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I've played the game once and we used an A2 sheet of paper (okay, okay, we used 2 pieces of A3 taped together...) and another A3 sheet for recording the world's history. We didn't spend very long drawing landscape, but that was more because of keeping things broad then because of the size of the paper. If you look at the document and the example in it about ...


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For inside the asteroid, if it's along the inside of a cylinder, I suggest going with a traditional dungeon mapping software and just saying that two opposite sides of your map touch (conceptually rolling the map into a tube). DungeonMapper For 3D modeling the asteroid, that can be tricky. 3DS max, as nerre said, is a good tool, but it has a steep learning ...


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If you can "imagine" a 2d representation, you can "pull" the image into 3d with sketch up. How you would represent this in a game tool is another matter :) You'd probably be better off to use a 2d representation, using isometric views, but if you really wanted to go down that road, you could use something like Unreal Engine or Panda3d.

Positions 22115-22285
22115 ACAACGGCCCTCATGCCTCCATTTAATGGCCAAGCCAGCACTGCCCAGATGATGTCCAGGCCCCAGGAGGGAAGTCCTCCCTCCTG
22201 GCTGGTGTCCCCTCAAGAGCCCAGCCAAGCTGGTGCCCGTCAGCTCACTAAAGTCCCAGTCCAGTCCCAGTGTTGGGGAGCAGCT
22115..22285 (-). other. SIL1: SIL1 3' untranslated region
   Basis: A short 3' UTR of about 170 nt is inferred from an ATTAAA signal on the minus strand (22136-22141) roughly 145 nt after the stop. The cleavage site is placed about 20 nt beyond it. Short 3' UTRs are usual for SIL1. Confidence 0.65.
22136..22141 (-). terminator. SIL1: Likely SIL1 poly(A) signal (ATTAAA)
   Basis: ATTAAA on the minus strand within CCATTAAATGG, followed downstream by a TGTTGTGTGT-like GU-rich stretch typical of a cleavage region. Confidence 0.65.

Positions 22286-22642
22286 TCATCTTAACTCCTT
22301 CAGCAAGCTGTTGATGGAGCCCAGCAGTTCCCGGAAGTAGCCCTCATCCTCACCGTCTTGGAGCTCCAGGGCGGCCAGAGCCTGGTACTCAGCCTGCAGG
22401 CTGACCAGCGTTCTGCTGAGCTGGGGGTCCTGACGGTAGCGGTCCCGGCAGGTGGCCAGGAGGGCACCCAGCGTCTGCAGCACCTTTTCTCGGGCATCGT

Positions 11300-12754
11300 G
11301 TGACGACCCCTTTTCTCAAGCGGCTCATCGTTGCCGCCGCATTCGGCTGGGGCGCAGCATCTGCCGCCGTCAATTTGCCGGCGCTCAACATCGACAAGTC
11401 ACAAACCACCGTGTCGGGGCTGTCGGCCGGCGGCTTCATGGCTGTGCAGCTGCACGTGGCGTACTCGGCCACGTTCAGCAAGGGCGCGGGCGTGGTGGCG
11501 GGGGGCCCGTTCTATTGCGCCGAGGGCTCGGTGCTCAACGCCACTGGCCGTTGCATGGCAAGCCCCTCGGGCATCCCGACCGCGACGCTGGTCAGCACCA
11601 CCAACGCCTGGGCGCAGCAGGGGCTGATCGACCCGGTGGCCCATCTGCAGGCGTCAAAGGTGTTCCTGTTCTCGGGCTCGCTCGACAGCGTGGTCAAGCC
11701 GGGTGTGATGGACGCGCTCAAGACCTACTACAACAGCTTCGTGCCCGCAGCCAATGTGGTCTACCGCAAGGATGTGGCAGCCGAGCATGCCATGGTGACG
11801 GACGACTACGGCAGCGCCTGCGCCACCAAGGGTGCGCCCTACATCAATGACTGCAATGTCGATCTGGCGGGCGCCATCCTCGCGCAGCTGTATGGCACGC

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For the three dimensional mapping you could use a 3D-renderer like Blender, Maya, 3D-Studio-Max. You would not actually have to render them, you could just type in the coordinates of little placeholder objects and name them so you know what they symbolize. Use the programm and file as a 3d-map. Using sprites or doing a few simple tutorials, you could even ...



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